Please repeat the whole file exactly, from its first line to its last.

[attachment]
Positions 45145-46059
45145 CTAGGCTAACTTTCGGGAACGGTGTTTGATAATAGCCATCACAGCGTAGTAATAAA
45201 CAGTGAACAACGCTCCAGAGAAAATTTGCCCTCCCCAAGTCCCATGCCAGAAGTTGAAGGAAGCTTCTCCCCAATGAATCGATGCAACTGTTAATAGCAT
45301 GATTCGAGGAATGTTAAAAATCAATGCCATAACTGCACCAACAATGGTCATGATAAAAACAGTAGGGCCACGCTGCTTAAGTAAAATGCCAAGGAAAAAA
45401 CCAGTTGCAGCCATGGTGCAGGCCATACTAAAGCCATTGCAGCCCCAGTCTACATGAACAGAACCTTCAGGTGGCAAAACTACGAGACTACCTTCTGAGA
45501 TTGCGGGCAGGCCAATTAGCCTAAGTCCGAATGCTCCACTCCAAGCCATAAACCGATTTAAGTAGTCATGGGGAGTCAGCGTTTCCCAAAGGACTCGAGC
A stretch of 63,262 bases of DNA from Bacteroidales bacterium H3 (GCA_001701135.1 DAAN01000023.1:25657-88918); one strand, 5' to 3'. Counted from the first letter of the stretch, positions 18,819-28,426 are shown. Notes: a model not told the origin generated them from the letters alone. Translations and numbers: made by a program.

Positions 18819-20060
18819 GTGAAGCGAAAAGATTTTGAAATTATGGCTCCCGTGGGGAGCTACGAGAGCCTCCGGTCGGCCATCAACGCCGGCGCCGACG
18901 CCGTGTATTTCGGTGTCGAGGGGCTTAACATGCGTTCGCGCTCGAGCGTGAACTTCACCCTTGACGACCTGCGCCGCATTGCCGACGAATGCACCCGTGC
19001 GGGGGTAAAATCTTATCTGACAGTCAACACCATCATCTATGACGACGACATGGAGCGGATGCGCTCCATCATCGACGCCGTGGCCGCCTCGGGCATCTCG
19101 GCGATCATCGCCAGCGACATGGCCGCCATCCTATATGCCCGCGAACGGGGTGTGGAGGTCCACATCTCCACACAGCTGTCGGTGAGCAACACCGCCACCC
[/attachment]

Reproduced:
Positions 45145-46059
45145 CTAGGCTAACTTTCGGGAACGGTGTTTGATAATAGCCATCACAGCGTAGTAATAAA
45201 CAGTGAACAACGCTCCAGAGAAAATTTGCCCTCCCCAAGTCCCATGCCAGAAGTTGAAGGAAGCTTCTCCCCAATGAATCGATGCAACTGTTAATAGCAT
45301 GATTCGAGGAATGTTAAAAATCAATGCCATAACTGCACCAACAATGGTCATGATAAAAACAGTAGGGCCACGCTGCTTAAGTAAAATGCCAAGGAAAAAA
45401 CCAGTTGCAGCCATGGTGCAGGCCATACTAAAGCCATTGCAGCCCCAGTCTACATGAACAGAACCTTCAGGTGGCAAAACTACGAGACTACCTTCTGAGA
45501 TTGCGGGCAGGCCAATTAGCCTAAGTCCGAATGCTCCACTCCAAGCCATAAACCGATTTAAGTAGTCATGGGGAGTCAGCGTTTCCCAAAGGACTCGAGC
A stretch of 63,262 bases of DNA from Bacteroidales bacterium H3 (GCA_001701135.1 DAAN01000023.1:25657-88918); one strand, 5' to 3'. Counted from the first letter of the stretch, positions 18,819-28,426 are shown. Notes: a model not told the origin generated them from the letters alone. Translations and numbers: made by a program.

Positions 18819-20060
18819 GTGAAGCGAAAAGATTTTGAAATTATGGCTCCCGTGGGGAGCTACGAGAGCCTCCGGTCGGCCATCAACGCCGGCGCCGACG
18901 CCGTGTATTTCGGTGTCGAGGGGCTTAACATGCGTTCGCGCTCGAGCGTGAACTTCACCCTTGACGACCTGCGCCGCATTGCCGACGAATGCACCCGTGC
19001 GGGGGTAAAATCTTATCTGACAGTCAACACCATCATCTATGACGACGACATGGAGCGGATGCGCTCCATCATCGACGCCGTGGCCGCCTCGGGCATCTCG
19101 GCGATCATCGCCAGCGACATGGCCGCCATCCTATATGCCCGCGAACGGGGTGTGGAGGTCCACATCTCCACACAGCTGTCGGTGAGCAACACCGCCACCC